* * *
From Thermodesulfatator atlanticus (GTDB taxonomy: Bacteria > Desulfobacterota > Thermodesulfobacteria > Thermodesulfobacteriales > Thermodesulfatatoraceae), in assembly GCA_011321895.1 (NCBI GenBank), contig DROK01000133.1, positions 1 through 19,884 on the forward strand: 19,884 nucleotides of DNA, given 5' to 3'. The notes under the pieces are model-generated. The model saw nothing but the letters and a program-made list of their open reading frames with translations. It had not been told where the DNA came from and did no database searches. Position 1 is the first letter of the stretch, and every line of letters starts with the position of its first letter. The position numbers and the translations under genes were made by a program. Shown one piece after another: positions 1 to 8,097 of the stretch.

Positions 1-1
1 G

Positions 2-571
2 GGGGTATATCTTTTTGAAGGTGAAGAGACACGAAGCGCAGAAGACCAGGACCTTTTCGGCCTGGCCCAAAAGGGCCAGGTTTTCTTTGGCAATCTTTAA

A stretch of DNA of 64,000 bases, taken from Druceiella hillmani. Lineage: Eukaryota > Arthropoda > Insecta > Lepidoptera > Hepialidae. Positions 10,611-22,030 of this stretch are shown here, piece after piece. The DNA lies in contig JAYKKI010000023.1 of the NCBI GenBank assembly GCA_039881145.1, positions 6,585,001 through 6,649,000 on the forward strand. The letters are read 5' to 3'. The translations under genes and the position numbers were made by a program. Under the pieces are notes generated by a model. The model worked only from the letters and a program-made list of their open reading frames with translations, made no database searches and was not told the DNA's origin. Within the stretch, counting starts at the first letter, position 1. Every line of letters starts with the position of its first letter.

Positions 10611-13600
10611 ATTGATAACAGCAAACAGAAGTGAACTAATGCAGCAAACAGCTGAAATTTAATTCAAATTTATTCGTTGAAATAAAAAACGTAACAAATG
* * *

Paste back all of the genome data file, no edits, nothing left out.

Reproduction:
From Thermodesulfatator atlanticus (GTDB taxonomy: Bacteria > Desulfobacterota > Thermodesulfobacteria > Thermodesulfobacteriales > Thermodesulfatatoraceae), in assembly GCA_011321895.1 (NCBI GenBank), contig DROK01000133.1, positions 1 through 19,884 on the forward strand: 19,884 nucleotides of DNA, given 5' to 3'. The notes under the pieces are model-generated. The model saw nothing but the letters and a program-made list of their open reading frames with translations. It had not been told where the DNA came from and did no database searches. Position 1 is the first letter of the stretch, and every line of letters starts with the position of its first letter. The position numbers and the translations under genes were made by a program. Shown one piece after another: positions 1 to 8,097 of the stretch.

Positions 1-1
1 G

Positions 2-571
2 GGGGTATATCTTTTTGAAGGTGAAGAGACACGAAGCGCAGAAGACCAGGACCTTTTCGGCCTGGCCCAAAAGGGCCAGGTTTTCTTTGGCAATCTTTAA

A stretch of DNA of 64,000 bases, taken from Druceiella hillmani. Lineage: Eukaryota > Arthropoda > Insecta > Lepidoptera > Hepialidae. Positions 10,611-22,030 of this stretch are shown here, piece after piece. The DNA lies in contig JAYKKI010000023.1 of the NCBI GenBank assembly GCA_039881145.1, positions 6,585,001 through 6,649,000 on the forward strand. The letters are read 5' to 3'. The translations under genes and the position numbers were made by a program. Under the pieces are notes generated by a model. The model worked only from the letters and a program-made list of their open reading frames with translations, made no database searches and was not told the DNA's origin. Within the stretch, counting starts at the first letter, position 1. Every line of letters starts with the position of its first letter.

Positions 10611-13600
10611 ATTGATAACAGCAAACAGAAGTGAACTAATGCAGCAAACAGCTGAAATTTAATTCAAATTTATTCGTTGAAATAAAAAACGTAACAAATG